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Mr. Ray

I'm different ? Consistent VS, Varied

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I'm called Ray,  or Roo, or worse. 

When I make balls of clay for throwing, I  don't measure. 

. As a matter of indifference; maybe I go out of the way to make them so. 1.5 ....2.0  ..2.7. ... At what point in your career does consistency matter?  Is it an e

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13 hours ago, liambesaw said:

It depends on your goals.  That said. I have found that repeating forms over and over with consistency leads to better mastery of the wheel and form in general.  Think of it like piano exercises.

If you never plan on making two of the same thing then consistency doesn't really matter, but a true artist has control of his output and having the skill to produce what YOU (Ray) want and not settle for what the CLAY becomes requires a certain level of skill and this is where consistency is important...

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Throwing the same pot over and over again teaches you control and the importance of subtle details in your pot.  One of the assignments in one of my college throwing class was to duplicate a vase by another artist.   We were given the pounds of clay that was used to make it and the height and width it was before it was fired.  I probably threw it a dozen times before I had one that I thought was close to the original one in the overall shape and design.   I had better hand eye coordination when I finished and I thought it was already good.   Denice

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Last bisque load, about every third piece went to reclaim instead of the kiln; previous was about half. Next, likely back to half or more - time to get throwin'!

Repeating the moves necessary for repeat ware is worthwhile.

 

"...right hand."

Clockwise turn, hence, no.

Edited by Hulk
clockwise pal

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i have seen many beginners just sitting at the wheel and allowing their tool to slide over whatever shape the clay happens to be at that time.  i don't think they realize that purpose of the tool is to make the clay do what YOU want.  

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21 minutes ago, oldlady said:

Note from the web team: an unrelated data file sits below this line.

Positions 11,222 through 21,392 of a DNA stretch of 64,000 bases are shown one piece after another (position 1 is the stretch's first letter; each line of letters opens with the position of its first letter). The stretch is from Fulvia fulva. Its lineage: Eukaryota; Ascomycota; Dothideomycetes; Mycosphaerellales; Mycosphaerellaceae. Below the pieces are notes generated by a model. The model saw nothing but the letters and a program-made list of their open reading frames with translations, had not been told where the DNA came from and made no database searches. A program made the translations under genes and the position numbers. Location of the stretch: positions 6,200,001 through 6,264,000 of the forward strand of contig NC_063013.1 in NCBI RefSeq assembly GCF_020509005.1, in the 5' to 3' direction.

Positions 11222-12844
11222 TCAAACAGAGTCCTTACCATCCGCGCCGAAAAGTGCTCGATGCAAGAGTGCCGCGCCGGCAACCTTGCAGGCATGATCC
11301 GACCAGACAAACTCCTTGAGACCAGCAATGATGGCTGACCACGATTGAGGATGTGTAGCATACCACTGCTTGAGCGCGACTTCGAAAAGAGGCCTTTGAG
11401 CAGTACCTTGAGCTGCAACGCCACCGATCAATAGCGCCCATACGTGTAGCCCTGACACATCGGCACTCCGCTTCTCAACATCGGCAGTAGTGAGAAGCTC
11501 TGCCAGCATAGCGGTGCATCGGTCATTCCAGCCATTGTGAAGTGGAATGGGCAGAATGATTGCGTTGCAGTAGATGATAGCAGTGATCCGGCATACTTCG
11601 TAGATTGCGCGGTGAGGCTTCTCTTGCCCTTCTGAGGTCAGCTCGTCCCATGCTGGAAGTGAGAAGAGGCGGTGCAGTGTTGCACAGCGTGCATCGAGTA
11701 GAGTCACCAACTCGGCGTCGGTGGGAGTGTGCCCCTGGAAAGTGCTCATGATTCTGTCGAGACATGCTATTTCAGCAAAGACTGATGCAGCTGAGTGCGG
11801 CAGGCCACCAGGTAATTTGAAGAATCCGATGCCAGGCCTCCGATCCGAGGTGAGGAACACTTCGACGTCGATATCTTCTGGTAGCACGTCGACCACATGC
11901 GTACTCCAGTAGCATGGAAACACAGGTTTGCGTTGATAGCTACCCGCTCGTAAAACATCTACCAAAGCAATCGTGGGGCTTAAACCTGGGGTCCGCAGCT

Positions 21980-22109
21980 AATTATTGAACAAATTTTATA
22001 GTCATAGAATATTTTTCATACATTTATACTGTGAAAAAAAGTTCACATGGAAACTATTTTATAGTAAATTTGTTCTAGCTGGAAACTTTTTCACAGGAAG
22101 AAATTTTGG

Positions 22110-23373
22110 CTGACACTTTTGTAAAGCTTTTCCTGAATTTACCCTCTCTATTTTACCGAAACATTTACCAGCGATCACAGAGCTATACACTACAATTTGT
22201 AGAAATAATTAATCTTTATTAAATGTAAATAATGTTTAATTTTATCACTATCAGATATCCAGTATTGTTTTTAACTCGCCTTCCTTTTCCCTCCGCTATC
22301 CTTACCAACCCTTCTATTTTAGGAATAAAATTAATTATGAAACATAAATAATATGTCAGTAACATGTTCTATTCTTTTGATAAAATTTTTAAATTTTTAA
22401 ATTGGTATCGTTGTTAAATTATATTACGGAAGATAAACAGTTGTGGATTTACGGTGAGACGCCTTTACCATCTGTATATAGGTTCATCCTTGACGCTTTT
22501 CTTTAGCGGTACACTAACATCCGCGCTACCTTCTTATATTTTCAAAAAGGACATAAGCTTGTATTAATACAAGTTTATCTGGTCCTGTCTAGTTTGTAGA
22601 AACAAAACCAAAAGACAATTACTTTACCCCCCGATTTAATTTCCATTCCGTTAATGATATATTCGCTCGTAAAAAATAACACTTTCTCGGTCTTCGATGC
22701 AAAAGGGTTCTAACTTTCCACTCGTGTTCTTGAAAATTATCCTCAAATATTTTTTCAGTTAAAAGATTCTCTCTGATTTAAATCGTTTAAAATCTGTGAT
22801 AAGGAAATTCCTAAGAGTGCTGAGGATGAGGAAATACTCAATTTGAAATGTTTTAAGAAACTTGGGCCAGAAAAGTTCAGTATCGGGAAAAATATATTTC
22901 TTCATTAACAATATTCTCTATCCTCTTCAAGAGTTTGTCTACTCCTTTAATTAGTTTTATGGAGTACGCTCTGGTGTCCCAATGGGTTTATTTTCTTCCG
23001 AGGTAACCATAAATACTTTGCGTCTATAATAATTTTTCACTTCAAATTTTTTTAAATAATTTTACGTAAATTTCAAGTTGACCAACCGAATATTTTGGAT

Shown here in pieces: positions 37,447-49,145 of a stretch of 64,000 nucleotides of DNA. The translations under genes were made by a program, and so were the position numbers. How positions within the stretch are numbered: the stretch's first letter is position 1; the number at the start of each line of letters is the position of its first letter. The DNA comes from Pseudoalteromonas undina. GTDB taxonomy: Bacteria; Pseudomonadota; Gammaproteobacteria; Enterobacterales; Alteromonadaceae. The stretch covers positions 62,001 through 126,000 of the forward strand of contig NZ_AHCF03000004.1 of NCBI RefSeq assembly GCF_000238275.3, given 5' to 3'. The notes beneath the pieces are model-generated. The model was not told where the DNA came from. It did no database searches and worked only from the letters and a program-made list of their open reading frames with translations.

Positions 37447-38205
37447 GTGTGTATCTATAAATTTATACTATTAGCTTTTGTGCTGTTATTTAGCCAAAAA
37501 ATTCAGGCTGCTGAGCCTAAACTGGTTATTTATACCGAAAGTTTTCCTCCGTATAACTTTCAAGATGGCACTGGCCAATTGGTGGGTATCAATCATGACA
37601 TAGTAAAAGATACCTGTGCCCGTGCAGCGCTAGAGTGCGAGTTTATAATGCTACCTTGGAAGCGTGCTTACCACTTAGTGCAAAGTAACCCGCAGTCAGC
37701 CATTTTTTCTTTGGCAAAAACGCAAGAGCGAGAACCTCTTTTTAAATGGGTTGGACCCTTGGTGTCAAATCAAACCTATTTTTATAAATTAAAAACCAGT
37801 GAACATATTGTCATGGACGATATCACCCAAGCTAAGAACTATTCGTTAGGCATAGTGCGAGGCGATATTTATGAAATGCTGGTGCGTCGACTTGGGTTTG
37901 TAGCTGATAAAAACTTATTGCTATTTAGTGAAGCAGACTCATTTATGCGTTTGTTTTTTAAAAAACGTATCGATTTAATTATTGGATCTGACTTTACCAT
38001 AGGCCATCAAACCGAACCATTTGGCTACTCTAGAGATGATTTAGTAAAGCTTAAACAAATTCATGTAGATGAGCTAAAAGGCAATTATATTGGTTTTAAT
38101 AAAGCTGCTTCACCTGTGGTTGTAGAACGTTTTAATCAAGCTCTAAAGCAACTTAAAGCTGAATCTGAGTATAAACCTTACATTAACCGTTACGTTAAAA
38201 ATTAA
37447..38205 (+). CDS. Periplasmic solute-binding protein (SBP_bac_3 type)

i have seen many beginners just sitting at the wheel and allowing their tool to slide over whatever shape the clay happens to be at that time.  i don't think they realize that purpose of the tool is to make the clay do what YOU want.  

The clay is a tool too.  I don't ascribe to the philosophy that materials have a will or mind of their own.  To me art is and expression, and how can you express your intent if the materials are calling the shots? 

There are serendipidous occurances, sure, but the artist has to find intent to assign to those occurances if they want to call it art.  That is backwards in my opinion.  In that case you are the material and the clay is the artist.

 

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I was just working with a few adults this morning. . . brought back a few old adages I would use when teaching the kids back. . . well back then!

  • Move the clay, don't let the clay move you
  • A flopped attempt on the wheel is nothing more than a dog dish. . . we don't make Dog Dishes or ash trays!
  • It does not matter which thumb or finger you open up with as long as it is comfortable and does the job well, 
  • When pulling it doesn't matter if you use your braced pointer finger, the side of a knuckle, or other. . . . just so long as it on your right hand.
  • Once you feel the pull begin at the bottom of the wall ease up on the pressure slightly and move up with the clay
  • When exploring a form, try to limit the variables, weigh the same amount of clay, use the same consistency, and try to throw the wall thicknesses the same so as to really evaluate what you do

 

Others too, but too long to remember.

 

best,

Pres

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When does it matter?